Benign Intracranial Tension Case History

Craniosacral therapy case history of a 32 year old woman who, after a routine eye examination, was alarmingly diagnosed with Benign Intracranial Tension, at high risk of having a stroke and was scheduled for urgent surgery.

For patients who wished to remain anonymous, a pseudonym system is in place. All male patients are called Jack and all female patients are called Jill. Surnames are colours.

Ms Jill Rose

– Benign intracranial tension

Birth year & month 1966 May

Date of first treatment 5/10/1998       Age 32


Jill had been suffering constant headaches and fatigue for six months prior to her first treatment.

A month before coming for treatment she had gone to her ophthalmologist for a routine check up. Upon examining her eyes, her ophthalmologist became alarmed and referred her to a neurologist. The diagnosis was swift and dramatic, benign intracranial tension. The prognosis was not good. The neurologist told her that she was at a high risk of having a brain haemorrhage or a stroke. He told her that she would need to have immediate surgery to alleviate the mounting pressure in her head. The proposed surgery involved putting what is called a shunt from her cranium into one of the major veins in her neck.

A shunt is a tube arrangement that provides a sort of overflow for her cerebrospinal fluid. It would mean that cerebrospinal fluid would be continually draining from her head.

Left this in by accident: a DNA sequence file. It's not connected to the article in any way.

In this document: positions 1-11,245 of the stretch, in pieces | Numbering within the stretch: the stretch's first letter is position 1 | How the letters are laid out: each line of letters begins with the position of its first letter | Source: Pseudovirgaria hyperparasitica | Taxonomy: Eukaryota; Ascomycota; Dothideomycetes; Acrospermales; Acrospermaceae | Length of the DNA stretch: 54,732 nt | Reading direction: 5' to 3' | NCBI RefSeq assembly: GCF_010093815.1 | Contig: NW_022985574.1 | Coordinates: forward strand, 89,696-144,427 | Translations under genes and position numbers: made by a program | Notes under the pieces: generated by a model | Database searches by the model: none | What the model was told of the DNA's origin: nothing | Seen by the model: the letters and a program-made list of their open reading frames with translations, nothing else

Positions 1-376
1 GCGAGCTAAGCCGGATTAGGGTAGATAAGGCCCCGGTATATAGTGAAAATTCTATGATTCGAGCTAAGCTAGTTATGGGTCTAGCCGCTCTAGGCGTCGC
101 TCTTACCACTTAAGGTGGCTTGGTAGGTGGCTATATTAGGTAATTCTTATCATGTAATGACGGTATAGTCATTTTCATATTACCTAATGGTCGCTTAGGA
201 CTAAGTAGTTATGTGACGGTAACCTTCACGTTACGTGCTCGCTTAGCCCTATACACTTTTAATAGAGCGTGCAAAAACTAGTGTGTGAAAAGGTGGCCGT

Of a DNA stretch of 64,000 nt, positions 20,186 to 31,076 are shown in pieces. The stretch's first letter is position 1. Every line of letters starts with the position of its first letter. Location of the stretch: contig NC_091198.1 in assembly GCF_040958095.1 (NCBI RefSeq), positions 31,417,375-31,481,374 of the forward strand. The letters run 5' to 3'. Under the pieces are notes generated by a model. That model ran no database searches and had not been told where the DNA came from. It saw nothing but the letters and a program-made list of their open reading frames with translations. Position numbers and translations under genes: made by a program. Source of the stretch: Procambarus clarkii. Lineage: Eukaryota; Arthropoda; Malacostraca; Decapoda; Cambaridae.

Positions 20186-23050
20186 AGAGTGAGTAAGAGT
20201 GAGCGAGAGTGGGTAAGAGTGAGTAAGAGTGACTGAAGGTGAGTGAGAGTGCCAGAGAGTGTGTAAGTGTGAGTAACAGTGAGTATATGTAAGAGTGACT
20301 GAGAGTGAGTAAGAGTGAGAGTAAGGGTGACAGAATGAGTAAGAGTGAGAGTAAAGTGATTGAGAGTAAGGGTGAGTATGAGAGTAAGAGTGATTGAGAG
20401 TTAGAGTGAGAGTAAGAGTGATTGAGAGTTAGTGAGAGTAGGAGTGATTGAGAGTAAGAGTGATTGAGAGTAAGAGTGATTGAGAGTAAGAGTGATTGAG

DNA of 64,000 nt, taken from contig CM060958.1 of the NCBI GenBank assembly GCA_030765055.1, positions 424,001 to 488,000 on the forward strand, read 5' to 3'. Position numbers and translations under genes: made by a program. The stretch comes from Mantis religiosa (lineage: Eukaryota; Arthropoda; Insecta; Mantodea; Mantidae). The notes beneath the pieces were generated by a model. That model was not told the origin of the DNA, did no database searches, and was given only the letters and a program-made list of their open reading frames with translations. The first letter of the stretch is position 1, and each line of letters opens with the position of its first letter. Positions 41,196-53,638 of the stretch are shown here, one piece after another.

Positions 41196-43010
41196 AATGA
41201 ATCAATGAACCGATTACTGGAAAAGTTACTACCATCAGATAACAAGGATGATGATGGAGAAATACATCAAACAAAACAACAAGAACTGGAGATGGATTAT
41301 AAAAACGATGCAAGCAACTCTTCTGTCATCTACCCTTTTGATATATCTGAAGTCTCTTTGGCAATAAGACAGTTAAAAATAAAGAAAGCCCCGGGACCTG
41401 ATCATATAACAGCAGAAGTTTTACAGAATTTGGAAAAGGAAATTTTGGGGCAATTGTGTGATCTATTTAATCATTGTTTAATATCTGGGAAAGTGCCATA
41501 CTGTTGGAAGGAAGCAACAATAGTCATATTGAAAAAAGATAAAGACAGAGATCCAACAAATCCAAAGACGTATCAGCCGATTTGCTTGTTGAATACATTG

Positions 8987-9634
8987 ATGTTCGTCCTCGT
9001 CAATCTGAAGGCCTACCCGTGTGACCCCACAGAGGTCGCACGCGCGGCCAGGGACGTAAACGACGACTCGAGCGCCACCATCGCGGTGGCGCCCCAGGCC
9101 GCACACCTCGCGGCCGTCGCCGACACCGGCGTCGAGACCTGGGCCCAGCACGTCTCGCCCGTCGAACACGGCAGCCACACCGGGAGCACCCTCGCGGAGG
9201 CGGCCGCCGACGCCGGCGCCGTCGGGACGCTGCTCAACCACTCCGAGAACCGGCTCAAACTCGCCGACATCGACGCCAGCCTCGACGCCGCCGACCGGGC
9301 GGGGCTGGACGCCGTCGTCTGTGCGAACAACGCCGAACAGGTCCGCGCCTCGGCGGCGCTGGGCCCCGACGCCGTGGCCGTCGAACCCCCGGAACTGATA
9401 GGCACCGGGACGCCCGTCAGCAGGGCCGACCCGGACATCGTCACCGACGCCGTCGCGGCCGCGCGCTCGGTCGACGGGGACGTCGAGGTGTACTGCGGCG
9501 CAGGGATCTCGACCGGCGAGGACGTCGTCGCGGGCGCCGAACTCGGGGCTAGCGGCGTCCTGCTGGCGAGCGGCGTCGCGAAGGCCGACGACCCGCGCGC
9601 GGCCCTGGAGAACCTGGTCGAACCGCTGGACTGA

Being a nurse herself Jill knew exactly what was involved in the surgery and was disinclined to rush into it. She asked the surgeon if she could take some time to consider her options. He gave her 4 weeks and told her to loose some weight. She came to see me that week.

Treatment progress

When I palpated Jill’s system I could feel the build up of pressure in the cerebrospinal fluid inside her cranium.

The pressure felt like it was originating in her ventricular system. This is the system of canals and cisterns at the centre of the brain that are full of cerebrospinal fluid.

brain ventricles

One of the canals, the cerebral aqueduct or aqueduct of Sylvius had a pattern of restriction in it and this was causing backpressure in her head and leading to the headaches.

The restriction felt to me like it had been caused by the use of forceps at birth. Jill later confirmed she had been delivered with forceps.

I told Jill what I had found and that I would do everything I could to assist the restriction to release. I explained that what I did was assist her body to release. I couldn’t make it release. I couldn’t guarantee that it would release within the neurologists time frame. Jill was happy to give it a try.

After the first session she reported that the severity of her headaches had decreased. They had also reduced in frequency from daily to one every three days. She also had more energy.

The pressure continued to ease as the treatments progressed. My work was mainly focused on the canals that contained cerebrospinal fluid deep within Jill’s brain and spinal cord. As they released and became less restricted the pressure in her system became less.

She attended her check up on the fourth week. The neurologist told her that the pressure had reduced and he gave her another three weeks and told her to loose more weight. By the seventh session, Jill wasn’t having any more headaches.

Jill attended nine sessions altogether with me. She consulted her neurologist at this stage and was advised that her eyes were almost 100% better. He told her that losing weight had done the trick.